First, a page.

Peak plasma concentrations of salmeterol (N = 20 subjects) following 8 inhalations of Advair HFA 45/21, Advair HFA 115/21, and Advair HFA 230/21 ranged from 220 to 470 pg/mL.
In 15 healthy subjects receiving Advair HFA 230/21 (920/84 mcg) and Advair DISKUS 500/50 (1,000/100 mcg), systemic exposure to salmeterol was higher (317 versus 169 pg•h/mL) and peak salmeterol concentrations were lower (196 versus 223 pg/mL) following Advair HFA compared with Advair DISKUS, although pharmacodynamic results were comparable.
Subjects with Asthma: Because of the small therapeutic dose, systemic levels of salmeterol are low or undetectable after inhalation of recommended dosages (42 mcg of salmeterol inhalation aerosol twice daily). Following chronic administration of an inhaled dose of 42 mcg of salmeterol inhalation aerosol twice daily, salmeterol was detected in plasma within 5 to 10 minutes in 6 subjects with asthma; plasma concentrations were very low, with mean peak concentrations of 150 pg/mL at 20 minutes and no accumulation with repeated doses.
A double-blind crossover trial was conducted in 13 adult subjects with asthma to evaluate the steady-state pharmacokinetics of fluticasone propionate and salmeterol following administration of 2 inhalations of Advair HFA 115/21 twice daily or 1 inhalation of Advair DISKUS 250/50 twice daily for 4 weeks. Systemic exposure to salmeterol was similar for Advair HFA (53 pg•h/mL [95% CI: 17, 164]) and Advair DISKUS (70 pg•h/mL [95% CI: 19, 254]).
The effect of 21 days of treatment with Advair HFA 45/21 (2 inhalations twice daily with or without a spacer) or Advair DISKUS 100/50 (1 inhalation twice daily) was evaluated in 31 children aged 4 to 11 years with mild asthma. Systemic exposure to salmeterol was similar for Advair HFA, Advair HFA with spacer, and Advair DISKUS (126 pg•h/mL [95% CI: 70, 225], 103 pg•h/mL [95% CI: 54, 200], and 110 pg•h/mL [95% CI: 55, 219], respectively).
Fluticasone Propionate: Following intravenous administration, the initial disposition phase for fluticasone propionate was rapid and consistent with its high lipid solubility and tissue binding. The volume of distribution averaged 4.2 L/kg.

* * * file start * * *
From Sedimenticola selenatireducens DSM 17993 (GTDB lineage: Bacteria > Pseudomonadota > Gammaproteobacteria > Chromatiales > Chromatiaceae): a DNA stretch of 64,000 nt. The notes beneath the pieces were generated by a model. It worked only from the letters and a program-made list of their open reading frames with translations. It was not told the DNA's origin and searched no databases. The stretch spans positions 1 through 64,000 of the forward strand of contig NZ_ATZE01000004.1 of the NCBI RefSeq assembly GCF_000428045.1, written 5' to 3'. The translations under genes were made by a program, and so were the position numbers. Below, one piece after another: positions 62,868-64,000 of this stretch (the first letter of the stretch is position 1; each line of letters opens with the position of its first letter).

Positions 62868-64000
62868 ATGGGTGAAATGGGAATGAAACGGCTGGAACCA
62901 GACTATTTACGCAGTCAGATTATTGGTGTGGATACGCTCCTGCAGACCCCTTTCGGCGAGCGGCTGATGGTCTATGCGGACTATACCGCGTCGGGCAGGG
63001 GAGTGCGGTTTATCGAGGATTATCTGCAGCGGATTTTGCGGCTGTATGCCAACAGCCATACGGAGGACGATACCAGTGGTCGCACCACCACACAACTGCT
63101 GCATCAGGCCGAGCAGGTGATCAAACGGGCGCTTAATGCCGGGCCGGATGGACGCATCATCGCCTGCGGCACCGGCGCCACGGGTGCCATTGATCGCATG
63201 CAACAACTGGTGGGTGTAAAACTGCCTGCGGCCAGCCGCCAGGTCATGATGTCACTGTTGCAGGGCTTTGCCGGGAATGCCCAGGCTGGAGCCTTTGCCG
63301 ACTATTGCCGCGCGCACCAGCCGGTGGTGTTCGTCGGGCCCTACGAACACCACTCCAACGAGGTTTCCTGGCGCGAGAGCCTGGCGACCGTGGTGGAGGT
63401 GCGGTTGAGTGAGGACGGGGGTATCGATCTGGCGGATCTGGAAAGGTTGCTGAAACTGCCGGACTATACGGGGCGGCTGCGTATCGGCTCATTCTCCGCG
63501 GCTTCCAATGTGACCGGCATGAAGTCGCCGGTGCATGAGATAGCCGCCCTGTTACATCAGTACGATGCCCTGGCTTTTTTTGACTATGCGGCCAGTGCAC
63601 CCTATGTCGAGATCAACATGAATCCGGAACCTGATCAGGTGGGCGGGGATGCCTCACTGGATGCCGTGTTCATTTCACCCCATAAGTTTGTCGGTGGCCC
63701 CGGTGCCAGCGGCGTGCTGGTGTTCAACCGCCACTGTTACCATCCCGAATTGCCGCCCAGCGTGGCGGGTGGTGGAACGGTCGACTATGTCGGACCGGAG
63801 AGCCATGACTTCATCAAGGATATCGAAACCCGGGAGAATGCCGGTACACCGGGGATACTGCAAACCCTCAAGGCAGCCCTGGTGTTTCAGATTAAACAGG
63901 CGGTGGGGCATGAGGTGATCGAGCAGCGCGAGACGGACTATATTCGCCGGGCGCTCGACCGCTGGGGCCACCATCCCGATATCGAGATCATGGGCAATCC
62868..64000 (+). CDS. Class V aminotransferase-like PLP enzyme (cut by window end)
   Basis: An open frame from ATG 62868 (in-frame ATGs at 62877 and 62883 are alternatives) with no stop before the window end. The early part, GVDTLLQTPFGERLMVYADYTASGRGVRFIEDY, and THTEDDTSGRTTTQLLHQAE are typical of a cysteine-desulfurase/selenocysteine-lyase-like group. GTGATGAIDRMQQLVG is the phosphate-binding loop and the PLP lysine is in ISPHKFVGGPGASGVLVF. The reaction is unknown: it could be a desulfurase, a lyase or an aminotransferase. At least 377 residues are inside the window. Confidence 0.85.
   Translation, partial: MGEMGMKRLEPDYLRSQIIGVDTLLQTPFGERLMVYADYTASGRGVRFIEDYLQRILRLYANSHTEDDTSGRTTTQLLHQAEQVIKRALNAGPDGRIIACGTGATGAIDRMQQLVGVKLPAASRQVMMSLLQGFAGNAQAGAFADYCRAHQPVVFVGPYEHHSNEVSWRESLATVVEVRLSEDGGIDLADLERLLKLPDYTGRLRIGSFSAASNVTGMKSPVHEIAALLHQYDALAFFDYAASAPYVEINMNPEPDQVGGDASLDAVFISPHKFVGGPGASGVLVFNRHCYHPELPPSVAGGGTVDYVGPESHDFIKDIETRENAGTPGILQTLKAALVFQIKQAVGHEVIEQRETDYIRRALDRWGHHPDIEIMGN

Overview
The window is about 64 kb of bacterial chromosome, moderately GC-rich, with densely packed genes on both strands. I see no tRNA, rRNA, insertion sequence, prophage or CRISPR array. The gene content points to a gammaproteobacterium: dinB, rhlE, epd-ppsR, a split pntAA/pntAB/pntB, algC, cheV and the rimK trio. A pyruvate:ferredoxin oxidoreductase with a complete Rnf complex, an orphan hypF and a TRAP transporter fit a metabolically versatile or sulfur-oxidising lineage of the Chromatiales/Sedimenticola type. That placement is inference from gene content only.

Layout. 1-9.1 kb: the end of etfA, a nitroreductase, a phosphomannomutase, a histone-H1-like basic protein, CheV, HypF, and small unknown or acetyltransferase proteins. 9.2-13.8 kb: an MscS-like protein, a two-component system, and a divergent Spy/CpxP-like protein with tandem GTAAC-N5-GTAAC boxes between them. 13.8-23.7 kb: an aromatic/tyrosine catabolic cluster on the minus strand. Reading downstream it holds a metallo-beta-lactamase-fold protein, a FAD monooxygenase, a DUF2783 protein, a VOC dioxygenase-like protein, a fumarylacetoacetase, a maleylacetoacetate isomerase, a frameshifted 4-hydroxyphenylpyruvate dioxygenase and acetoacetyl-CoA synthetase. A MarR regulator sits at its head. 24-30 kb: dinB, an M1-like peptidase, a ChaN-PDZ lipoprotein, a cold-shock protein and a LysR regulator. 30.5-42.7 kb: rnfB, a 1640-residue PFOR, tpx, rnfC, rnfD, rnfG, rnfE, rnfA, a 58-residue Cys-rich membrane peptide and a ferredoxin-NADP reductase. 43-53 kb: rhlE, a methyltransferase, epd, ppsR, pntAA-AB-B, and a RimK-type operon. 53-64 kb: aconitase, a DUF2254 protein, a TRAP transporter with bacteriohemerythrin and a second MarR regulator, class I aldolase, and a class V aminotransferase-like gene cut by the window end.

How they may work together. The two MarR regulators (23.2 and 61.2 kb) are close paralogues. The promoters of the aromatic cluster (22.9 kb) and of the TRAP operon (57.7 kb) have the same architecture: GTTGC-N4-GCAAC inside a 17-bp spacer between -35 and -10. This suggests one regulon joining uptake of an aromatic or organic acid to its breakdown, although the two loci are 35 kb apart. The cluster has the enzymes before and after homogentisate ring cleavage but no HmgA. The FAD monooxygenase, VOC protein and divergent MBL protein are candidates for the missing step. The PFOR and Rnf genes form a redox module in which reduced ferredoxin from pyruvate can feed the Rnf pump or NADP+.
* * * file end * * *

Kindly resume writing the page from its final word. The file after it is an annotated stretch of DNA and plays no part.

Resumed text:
The percentage of fluticasone propionate bound to human plasma proteins averages 99%. Fluticasone propionate is weakly and reversibly bound to erythrocytes and is not significantly bound to human transcortin.
Salmeterol: The percentage of salmeterol bound to human plasma proteins averages 96% in vitro over the concentration range of 8 to 7,722 ng of salmeterol base per milliliter, much higher concentrations than those achieved following therapeutic doses of salmeterol.
Fluticasone Propionate: The total clearance of fluticasone propionate is high (average, 1,093 mL/min), with renal clearance accounting for less than 0.02% of the total. The only circulating metabolite detected in man is the 17β-carboxylic acid derivative of fluticasone propionate, which is formed through the CYP3A4 pathway. This metabolite had less affinity (approximately 1/2,000) than the parent drug for the glucocorticoid receptor of human lung cytosol in vitro and negligible pharmacological activity in animal studies. Other metabolites detected in vitro using cultured human hepatoma cells have not been detected in man.
Salmeterol: Salmeterol base is extensively metabolized by hydroxylation, with subsequent elimination predominantly in the feces. No significant amount of unchanged salmeterol base was detected in either urine or feces.
An in vitro study using human liver microsomes showed that salmeterol is extensively metabolized to α-hydroxysalmeterol (aliphatic oxidation) by CYP3A4. Ketoconazole, a strong inhibitor of CYP3A4, essentially completely inhibited the formation of α-hydroxysalmeterol in vitro.
Fluticasone Propionate: Following intravenous dosing, fluticasone propionate showed polyexponential kinetics and had a terminal elimination half-life of approximately 7.8 hours. Less than 5% of a radiolabeled oral dose was excreted in the urine as metabolites, with the remainder excreted in the feces as parent drug and metabolites. Terminal half-life estimates of fluticasone propionate for Advair HFA, Advair DISKUS, and fluticasone propionate CFC inhalation aerosol were similar and averaged 5.6 hours.